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Thousands of varieties of currently cultivated crops were created by mutagenesis breeding, a technology that has existed for almost a hundred years. This approach introduces random mutations throughout a plant genome by treatment with harsh chemicals or irradiation. Plants that survive and exhibit desirable new traits can then be propagated from these mutation events into new crop varieties. More than 3,000 varieties of crops have been generated through mutagenesis breeding, according to the Mutant Variety Database, including the popular ruby red grapefruit and barley used for single malt scotch.  In addition, “wide cross” hybridizations, which move genes from one species or genus to another in ways that do not occur in nature, have been used to produce crop plants since the 1930s.

One recent advance in conventional plant breeding uses state of the art molecular techniques such as marker assisted selection — an indirect selection process in which a trait of interest is selected based on a marker of some kind that is linked to a trait of interest (e.g. productivity, disease resistance, etc.), rather than on the trait itself.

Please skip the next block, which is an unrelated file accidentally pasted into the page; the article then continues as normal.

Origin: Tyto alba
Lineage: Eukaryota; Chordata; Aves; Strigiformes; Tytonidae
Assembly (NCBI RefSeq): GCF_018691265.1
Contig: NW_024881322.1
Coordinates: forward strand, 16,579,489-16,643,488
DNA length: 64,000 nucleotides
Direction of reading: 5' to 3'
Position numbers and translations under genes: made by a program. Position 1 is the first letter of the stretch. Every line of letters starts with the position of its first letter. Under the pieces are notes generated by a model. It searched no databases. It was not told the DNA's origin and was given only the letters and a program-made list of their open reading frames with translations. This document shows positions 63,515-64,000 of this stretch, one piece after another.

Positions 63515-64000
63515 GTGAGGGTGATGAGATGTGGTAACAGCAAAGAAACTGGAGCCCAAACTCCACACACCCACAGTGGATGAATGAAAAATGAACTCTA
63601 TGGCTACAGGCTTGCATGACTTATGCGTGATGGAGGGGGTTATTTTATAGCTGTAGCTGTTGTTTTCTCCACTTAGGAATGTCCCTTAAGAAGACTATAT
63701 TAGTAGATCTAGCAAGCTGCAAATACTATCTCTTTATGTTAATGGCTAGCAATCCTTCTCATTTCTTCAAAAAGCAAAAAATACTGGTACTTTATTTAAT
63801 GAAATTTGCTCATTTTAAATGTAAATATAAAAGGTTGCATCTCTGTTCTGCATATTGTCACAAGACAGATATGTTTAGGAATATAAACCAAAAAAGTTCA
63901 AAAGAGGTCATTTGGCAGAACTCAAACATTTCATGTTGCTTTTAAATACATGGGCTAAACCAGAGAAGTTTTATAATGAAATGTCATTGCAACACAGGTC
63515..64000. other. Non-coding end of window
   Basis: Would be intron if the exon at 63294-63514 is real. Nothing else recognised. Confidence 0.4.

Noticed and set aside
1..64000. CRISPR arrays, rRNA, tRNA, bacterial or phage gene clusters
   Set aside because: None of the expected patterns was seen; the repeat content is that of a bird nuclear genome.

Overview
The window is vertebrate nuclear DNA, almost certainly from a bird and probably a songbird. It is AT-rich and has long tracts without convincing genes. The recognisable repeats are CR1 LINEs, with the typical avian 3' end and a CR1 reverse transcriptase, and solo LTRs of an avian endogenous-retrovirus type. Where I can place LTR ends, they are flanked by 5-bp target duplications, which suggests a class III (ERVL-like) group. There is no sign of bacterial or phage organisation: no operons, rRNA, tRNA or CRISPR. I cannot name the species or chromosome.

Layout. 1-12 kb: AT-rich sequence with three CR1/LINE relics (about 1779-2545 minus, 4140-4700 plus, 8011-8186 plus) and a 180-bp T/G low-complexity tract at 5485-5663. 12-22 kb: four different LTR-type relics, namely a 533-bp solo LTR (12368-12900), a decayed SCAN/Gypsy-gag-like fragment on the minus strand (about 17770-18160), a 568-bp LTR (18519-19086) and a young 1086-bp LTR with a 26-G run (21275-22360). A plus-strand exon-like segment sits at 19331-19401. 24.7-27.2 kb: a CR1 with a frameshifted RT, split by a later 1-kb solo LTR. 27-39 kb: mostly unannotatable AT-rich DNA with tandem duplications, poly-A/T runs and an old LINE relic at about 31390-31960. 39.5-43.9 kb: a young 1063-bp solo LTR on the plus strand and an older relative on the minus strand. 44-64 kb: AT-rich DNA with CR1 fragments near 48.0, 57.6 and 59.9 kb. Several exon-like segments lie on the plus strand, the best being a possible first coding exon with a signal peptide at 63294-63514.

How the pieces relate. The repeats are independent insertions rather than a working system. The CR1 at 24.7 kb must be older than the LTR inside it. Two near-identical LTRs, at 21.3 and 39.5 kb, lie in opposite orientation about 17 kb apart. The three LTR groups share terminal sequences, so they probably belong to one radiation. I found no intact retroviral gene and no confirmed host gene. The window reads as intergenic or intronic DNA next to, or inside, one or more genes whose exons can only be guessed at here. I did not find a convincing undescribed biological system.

Molecular genetic engineering to generate transgenic crops (which contain DNA transferred from another organism) involves the very precise introduction of a novel trait into a plant by incorporating genetic material, sometimes from different species, into the plant genome. Bt-brinjal, or eggplant, the insect-resistant variety(ies) adapted by Bangladeshi farmers, is an example of a transgenic crop that has reduced the need for applications of pesticide and increased income and food security.

Gene editing, the most recent molecular genetic engineering technology, does not necessarily involve the introduction of new gene sequences; rather, it may direct only one or a few nucleotide changes within a plant genome. It is an extremely promising new tool for plant breeding, inasmuch as many complex traits such as crop yield, photosynthesis, and drought resistance involve multiple genes, and thus, altering them would be difficult to achieve through conventional breeding alone, or even using transgenic approaches.